'Sudan bleeding to death': Aid situation worsens as fighting spreads
The Norwegian Refugee Council says blatant restrictions on entry into Sudan for humanitarian workers and aid supplies are leaving millions in need stranded.
As warfare extends to regions previously unaffected by the 10-week-old conflict between top generals, desperately needed relief supplies are being taken by the warring sides in Sudan, aid organizations reported on Friday.
As people vented their rage at the Rapid Support Forces (RSF) rival paramilitaries' extensive seizure of private residences, demonstrations in support of the regular army were organized on Friday in greater Khartoum and in the White Nile state to its south, according to witnesses.
The Armed Conflict Location and Event Data Project reported that over 2,000 people have died as a result of the power struggle between army head Abdel Fattah Al-Burhan and his former deputy, RSF commander Mohammad Hamdan Dagalo, since April 15.
The primary battlegrounds so far have been Greater Khartoum and the volatile western region of Darfur, but last week locals reported a flare-up of fighting in the Kordofan region, the scene of another protracted uprising.
Witnesses on Friday reported increased street fighting and artillery exchanges in Khartoum, as well as "clashes between the army and the RSF" in the state of North Kordofan, hundreds of kilometers (miles) to the south.
More than half of Sudan's population, or a record 25 million people, the UN estimates, needs assistance and safety.
Aid organizations claim nearly insurmountable obstacles to their operations, despite the slow arrival of certain supplies for the crisis.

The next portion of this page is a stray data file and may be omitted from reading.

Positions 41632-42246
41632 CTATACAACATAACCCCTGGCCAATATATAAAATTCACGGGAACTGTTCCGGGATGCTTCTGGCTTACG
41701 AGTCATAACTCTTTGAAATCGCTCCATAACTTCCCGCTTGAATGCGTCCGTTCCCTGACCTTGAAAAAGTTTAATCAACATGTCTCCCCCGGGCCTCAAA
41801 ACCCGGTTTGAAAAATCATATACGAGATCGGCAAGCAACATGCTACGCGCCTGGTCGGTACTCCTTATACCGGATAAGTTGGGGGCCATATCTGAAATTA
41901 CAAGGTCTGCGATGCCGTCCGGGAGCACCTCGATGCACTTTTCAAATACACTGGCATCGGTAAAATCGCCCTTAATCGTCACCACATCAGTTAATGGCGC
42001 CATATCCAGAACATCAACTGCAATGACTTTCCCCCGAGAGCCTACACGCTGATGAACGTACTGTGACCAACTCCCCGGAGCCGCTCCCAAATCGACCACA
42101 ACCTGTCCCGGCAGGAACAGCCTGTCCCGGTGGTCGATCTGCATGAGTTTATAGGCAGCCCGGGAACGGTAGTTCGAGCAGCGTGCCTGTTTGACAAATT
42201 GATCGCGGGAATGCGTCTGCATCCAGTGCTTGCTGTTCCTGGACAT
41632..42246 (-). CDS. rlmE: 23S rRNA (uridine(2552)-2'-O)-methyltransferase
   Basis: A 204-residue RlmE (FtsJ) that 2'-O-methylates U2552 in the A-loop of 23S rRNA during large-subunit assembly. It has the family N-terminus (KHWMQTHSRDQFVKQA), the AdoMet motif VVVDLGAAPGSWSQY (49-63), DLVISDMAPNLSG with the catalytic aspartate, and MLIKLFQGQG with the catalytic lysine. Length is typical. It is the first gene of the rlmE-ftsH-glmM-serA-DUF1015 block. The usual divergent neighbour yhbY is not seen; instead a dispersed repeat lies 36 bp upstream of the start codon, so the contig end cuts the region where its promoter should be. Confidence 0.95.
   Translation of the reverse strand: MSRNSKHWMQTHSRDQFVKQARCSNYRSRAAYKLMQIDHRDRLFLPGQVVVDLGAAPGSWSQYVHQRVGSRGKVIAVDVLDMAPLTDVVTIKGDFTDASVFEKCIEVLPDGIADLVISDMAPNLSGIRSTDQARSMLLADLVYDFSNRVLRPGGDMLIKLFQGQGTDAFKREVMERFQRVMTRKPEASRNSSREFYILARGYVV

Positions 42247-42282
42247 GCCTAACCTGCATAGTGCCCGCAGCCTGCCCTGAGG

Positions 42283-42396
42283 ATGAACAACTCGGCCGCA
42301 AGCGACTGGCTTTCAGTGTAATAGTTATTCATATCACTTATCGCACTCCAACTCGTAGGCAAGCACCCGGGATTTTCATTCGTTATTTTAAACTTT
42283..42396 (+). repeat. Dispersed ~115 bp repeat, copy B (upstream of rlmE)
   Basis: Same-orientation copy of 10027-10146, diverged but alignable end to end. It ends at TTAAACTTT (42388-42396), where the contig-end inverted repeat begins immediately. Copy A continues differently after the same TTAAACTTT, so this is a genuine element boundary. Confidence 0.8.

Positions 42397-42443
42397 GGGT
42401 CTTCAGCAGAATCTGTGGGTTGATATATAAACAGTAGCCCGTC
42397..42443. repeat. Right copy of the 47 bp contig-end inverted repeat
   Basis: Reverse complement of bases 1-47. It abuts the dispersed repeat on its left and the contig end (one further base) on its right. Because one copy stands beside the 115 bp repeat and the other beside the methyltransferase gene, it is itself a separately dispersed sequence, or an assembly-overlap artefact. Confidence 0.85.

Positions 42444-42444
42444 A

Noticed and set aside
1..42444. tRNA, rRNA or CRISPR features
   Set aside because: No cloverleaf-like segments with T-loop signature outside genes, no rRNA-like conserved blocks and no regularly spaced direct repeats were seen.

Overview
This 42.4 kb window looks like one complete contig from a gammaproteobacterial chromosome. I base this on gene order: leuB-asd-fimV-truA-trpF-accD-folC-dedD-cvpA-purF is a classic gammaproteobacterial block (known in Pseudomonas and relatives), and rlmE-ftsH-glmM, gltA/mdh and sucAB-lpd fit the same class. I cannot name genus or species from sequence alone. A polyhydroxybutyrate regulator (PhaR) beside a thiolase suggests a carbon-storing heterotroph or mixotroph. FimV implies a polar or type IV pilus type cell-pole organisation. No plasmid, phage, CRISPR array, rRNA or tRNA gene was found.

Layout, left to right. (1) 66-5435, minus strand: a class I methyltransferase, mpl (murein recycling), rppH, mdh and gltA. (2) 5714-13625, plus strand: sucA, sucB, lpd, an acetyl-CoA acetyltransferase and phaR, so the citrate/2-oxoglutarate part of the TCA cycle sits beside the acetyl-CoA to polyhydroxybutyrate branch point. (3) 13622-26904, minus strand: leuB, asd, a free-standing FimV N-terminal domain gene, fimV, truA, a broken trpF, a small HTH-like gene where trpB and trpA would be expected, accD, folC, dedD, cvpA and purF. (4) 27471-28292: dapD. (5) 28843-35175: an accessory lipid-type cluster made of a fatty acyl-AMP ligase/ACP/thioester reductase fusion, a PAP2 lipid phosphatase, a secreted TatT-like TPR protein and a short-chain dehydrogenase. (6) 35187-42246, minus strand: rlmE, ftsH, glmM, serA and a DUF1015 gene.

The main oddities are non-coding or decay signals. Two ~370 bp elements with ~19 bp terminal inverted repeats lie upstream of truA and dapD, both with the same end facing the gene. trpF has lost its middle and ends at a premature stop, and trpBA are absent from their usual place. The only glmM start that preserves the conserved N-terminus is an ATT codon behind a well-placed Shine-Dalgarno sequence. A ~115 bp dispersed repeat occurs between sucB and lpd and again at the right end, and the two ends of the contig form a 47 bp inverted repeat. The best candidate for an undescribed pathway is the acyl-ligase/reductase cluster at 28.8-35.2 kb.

"Blatant restrictions on entry into Sudan for humanitarian workers and aid supplies are leaving millions in need stranded," according to the Norwegian Refugee Council's William Carter.
Similar challenges were identified by Doctors without Borders (MSF). Armed gangs have "beaten and violently threatened" personnel, taken equipment, and "delayed, rejected, rescinded, or plainly not respected" permits, it claimed.
Reported, documented cases no more than 2% of real figures
According to Sudan Doctors Union, which claims that medical workers have been targeted amid rampant breaches against civilians, two-thirds of health institutions in the main battlegrounds are still inoperable.
The government's Combating Violence Against Women and Children Unit has documented at least 36 instances of sexual assault in Khartoum alone, with the majority of victims blaming RSF members.
According to the Unit, "Reported and documented cases are no more than two percent of real figures," and they were unable to estimate the total number of cases in Darfur's western region, where "the situation is getting worse every day."
Due to the fact that both sides violated the previous 72-hour ceasefire, which concluded on Wednesday, diplomatic efforts to mediate an end to the fighting have come to a standstill.
The United States and Saudi Arabia mediated the ceasefire; the US said on Thursday it had suspended its efforts.
"On Wednesday, yesterday, we adjourned those talks because the format is not succeeding in the way that we want," US Assistant Secretary of State for African Affairs Molly Phee told the House Foreign Affairs Committee.
"Those ceasefires have not been fully effective, although they have allowed the transmittal of important, urgently needed humanitarian assistance," she added.
The way Washington handled the ceasefire negotiations in the Saudi city of Jeddah, which they claimed were destined to fail, has come under condemnation from analysts.
Sudan specialist Alex de Waal said, "If Jeddah was the triage station before the emergency room, the duty doctors didn't diagnose the patient before setting to work."
According to him, sanctions put in place by Washington after a prior ceasefire at the beginning of the month failed would also be ineffective "until the mediators have fastened onto a strategy."
While this is happening, "Sudan is bleeding to death."